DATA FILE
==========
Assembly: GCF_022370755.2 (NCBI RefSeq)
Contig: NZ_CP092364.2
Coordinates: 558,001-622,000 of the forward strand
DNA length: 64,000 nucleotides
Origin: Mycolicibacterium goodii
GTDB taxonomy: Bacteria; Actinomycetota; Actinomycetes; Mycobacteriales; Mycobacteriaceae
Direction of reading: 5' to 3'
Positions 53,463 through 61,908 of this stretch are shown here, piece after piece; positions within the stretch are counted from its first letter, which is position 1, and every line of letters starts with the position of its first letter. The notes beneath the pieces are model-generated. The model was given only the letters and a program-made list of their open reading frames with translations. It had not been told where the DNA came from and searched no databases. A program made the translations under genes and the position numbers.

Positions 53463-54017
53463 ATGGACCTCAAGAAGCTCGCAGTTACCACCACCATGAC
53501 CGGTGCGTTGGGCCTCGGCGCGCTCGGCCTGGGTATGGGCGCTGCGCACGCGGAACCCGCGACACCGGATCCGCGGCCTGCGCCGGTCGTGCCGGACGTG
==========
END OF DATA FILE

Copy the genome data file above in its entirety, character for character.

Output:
Assembly: GCF_022370755.2 (NCBI RefSeq)
Contig: NZ_CP092364.2
Coordinates: 558,001-622,000 of the forward strand
DNA length: 64,000 nucleotides
Origin: Mycolicibacterium goodii
GTDB taxonomy: Bacteria; Actinomycetota; Actinomycetes; Mycobacteriales; Mycobacteriaceae
Direction of reading: 5' to 3'
Positions 53,463 through 61,908 of this stretch are shown here, piece after piece; positions within the stretch are counted from its first letter, which is position 1, and every line of letters starts with the position of its first letter. The notes beneath the pieces are model-generated. The model was given only the letters and a program-made list of their open reading frames with translations. It had not been told where the DNA came from and searched no databases. A program made the translations under genes and the position numbers.

Positions 53463-54017
53463 ATGGACCTCAAGAAGCTCGCAGTTACCACCACCATGAC
53501 CGGTGCGTTGGGCCTCGGCGCGCTCGGCCTGGGTATGGGCGCTGCGCACGCGGAACCCGCGACACCGGATCCGCGGCCTGCGCCGGTCGTGCCGGACGTG